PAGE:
Clippers pull off stunning comeback in opener at Memphis

Ron Higgins, The Sports Xchange
The SportsXchange

MEMPHIS -- The Los Angeles Clippers' comeback from a 12-point deficit in the final three minutes of the postseason opener left the Memphis Grizzlies dazed.
Perhaps still reeling from the defeat, forward Marreese Speights said, "It's a long series, we've got seven games left."
Such was the shock over the Clippers' 99-98 win in a Western Conference first-round playoff game in which they trailed by 27 points.
The mathematically challenged Speights appeared to be just as confused as the rest of the Grizzlies, who went from awesome to awful in the game's final quarter. The collapse was complete when Grizzlies forward Rudy Gay missed a 10-foot, fall-away jumper over the outstretched arms of the Clippers' Blake Griffin at the buzzer. The ball bounced off the front rim.
"It's why you don't quit, it's why you keep playing the game," said Clippers coach Vinny Del Negro, who remained calm and stoic as he patiently pushed his team back in the right direction after it staggered around for three quarters. "We became more physical, and we got a rhythm. I just told our guys to, 'Keep grinding, this is a series. We'll get our feet under us.'"
Perhaps spurred by point guard Chris Paul's technical foul that resulted in an O.J. Mayo free throw for a 84-57 lead with 2:12 left in the third quarter, the Clippers turned into monsters.
"I was coming out at the end of the third quarter," Paul said, "and I told Coach, 'Let me go back in. I mean, it's never over. Give us a chance. Give us a chance.' When our energy picked up, we got a few stops. In those situations, you have to believe."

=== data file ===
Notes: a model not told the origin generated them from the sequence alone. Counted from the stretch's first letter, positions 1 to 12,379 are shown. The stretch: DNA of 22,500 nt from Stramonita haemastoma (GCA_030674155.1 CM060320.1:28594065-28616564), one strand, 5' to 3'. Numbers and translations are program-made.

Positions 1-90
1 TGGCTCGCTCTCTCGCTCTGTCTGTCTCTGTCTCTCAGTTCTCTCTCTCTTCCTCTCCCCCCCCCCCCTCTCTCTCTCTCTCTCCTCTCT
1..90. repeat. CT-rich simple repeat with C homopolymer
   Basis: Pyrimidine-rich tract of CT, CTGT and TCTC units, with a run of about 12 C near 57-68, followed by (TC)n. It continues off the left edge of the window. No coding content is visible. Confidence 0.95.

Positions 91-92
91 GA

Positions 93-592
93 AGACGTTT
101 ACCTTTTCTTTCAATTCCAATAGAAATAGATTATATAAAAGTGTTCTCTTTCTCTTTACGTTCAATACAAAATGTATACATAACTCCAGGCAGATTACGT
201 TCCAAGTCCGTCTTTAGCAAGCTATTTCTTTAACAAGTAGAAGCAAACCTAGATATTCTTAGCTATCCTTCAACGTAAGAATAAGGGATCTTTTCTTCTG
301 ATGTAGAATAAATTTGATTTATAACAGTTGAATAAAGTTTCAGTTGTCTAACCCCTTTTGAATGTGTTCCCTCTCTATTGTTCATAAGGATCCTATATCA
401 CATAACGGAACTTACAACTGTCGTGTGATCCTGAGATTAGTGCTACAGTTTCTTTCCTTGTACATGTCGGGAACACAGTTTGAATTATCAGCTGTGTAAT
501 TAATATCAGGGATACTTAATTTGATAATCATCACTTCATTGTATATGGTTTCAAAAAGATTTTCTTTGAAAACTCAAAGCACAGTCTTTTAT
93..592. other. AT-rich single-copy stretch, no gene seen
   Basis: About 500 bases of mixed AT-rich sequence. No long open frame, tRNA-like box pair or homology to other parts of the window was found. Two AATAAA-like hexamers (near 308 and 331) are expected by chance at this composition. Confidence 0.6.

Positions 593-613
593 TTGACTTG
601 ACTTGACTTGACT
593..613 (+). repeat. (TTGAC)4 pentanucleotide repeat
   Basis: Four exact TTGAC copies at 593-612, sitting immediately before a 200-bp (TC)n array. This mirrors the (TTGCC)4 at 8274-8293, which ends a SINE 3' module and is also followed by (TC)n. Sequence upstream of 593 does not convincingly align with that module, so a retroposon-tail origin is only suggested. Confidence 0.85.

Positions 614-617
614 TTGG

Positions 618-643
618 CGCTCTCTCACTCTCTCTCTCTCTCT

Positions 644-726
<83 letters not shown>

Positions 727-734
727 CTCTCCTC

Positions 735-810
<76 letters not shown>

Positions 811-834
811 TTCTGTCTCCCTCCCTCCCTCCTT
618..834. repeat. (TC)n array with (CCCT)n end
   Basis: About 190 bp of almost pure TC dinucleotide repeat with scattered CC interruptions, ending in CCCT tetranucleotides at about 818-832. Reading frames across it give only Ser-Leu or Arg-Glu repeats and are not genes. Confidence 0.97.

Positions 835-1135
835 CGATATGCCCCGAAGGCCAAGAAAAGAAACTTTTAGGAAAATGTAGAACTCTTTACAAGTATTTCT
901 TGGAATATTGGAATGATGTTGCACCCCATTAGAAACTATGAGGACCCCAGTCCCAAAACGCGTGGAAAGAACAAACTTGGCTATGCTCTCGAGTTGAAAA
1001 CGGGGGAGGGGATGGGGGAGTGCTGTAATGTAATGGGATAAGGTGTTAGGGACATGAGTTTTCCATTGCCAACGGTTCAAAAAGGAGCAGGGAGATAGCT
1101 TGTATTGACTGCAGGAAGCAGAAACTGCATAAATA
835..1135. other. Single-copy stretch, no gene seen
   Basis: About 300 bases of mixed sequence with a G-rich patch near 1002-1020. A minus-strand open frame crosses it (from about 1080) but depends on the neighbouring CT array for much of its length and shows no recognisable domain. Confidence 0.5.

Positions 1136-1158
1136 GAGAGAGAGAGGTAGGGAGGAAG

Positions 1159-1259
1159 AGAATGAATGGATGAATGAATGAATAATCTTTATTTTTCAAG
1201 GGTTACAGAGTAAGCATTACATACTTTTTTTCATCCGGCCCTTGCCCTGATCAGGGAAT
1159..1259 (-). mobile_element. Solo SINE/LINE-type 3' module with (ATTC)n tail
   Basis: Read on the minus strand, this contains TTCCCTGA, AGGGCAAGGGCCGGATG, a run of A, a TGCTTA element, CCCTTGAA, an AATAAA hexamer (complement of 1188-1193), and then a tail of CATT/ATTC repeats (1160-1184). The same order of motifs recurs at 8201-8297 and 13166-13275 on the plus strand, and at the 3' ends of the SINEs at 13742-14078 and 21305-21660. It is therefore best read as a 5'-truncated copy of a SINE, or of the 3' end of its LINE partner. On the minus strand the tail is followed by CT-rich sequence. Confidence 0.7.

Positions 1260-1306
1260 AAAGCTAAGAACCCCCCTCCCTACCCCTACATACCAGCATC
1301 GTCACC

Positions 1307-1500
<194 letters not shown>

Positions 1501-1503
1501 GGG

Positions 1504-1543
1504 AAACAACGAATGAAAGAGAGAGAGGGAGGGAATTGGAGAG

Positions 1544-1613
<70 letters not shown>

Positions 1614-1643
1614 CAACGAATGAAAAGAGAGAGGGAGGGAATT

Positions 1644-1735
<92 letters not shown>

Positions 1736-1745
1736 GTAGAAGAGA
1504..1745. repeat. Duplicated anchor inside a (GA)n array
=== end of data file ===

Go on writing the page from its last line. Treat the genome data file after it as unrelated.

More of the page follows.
For three quarters, the Grizzlies had made the Clippers look silly. Memphis led by 18 at the end of the first, by 19 at halftime and by 21 at the end of the third.
And less than a minute into the fourth quarter, the Grizzlies led 88-64 after a Mo Williams technical foul.
From that point, the Clippers outscored Memphis 35-10. The Grizzlies started walking the ball upcourt offensively like zombies, and the Clippers began flexing their defensive muscle, making Memphis start its offense either near midcourt or too deep on the wings.
"They did a good job of pressuring the ball and making us get away from what we do," said Grizzlies center Marc Gasol, who attempted just one shot in the second half after going for 14 points and six assists in the first half. "They put pressure on us, we took bad shots and we got our of rhythm."
And the Clippers certainly found the beat.
Paul, playing 38 minutes with a strained groin, had 14 points, but more important, seven of his 11 assists came in the final quarter when the Clippers hit 13 of 17 shots, including five of six 3-point attempts.
Three consecutive 3-pointers -- all from swingman Nick Young, playing for starter Caron Butler, who broke his hand in the third quarter -- put the Grizzlies in jeopardy. Young's trio of deep right corners treys in a one-minute span reduced Memphis' lead from 96-84 with under three minutes left to 96-93 with 1:47 to go.
Gay, who had 19 points, gave the Grizzlies their last lead at 98-97 with 28.4 seconds left on a 10-foot jumper. Paul hit two free throws with 23.7 seconds remaining after being fouled by Tony Allen.
"We got too comfortable," Gay lamented. "We felt we gave this game away. We played great for three quarters and let up in the fourth. We can't let it happen to us again."
Grizzlies coach Lionel Hollins now has to get his team to shake the stunning loss in time for game two of the best-of-seven series Wednesday night.
"It's the little things that cost you in games like this, and playoff games aren't meant to be blowouts," Hollins said. "Sometimes they are, but when you have two evenly matched teams, you can expect both teams to be in the game at the end. The Clippers got back in the game and made more plays than we did in the end."

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